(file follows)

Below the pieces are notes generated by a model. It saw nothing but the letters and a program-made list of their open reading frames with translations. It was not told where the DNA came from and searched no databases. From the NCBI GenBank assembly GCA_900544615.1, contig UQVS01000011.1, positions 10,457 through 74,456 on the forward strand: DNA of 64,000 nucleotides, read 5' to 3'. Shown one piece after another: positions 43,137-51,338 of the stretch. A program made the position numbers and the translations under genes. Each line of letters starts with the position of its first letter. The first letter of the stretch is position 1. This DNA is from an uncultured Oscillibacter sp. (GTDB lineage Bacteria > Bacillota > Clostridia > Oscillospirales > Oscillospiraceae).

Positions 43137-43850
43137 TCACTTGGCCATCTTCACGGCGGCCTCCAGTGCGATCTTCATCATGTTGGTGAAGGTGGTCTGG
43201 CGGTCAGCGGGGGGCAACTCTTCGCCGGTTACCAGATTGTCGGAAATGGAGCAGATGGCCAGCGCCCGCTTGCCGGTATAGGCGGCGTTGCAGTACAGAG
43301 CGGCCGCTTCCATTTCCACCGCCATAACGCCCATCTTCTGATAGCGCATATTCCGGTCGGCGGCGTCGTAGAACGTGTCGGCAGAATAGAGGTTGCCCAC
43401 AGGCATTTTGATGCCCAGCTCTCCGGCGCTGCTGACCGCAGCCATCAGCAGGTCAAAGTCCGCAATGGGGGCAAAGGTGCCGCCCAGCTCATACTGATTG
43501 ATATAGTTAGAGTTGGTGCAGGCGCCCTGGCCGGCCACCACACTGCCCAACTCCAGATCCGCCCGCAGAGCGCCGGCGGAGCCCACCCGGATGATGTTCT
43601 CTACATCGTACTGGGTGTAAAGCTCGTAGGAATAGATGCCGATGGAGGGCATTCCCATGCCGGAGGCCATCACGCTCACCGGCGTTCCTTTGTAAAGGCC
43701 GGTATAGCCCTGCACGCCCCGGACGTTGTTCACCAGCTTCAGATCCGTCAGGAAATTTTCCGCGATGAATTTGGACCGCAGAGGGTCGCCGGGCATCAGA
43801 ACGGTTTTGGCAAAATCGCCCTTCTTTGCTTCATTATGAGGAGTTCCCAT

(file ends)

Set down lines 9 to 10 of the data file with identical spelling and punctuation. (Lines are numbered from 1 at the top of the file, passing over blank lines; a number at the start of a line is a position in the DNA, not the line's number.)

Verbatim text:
43701 GGTATAGCCCTGCACGCCCCGGACGTTGTTCACCAGCTTCAGATCCGTCAGGAAATTTTCCGCGATGAATTTGGACCGCAGAGGGTCGCCGGGCATCAGA
43801 ACGGTTTTGGCAAAATCGCCCTTCTTTGCTTCATTATGAGGAGTTCCCAT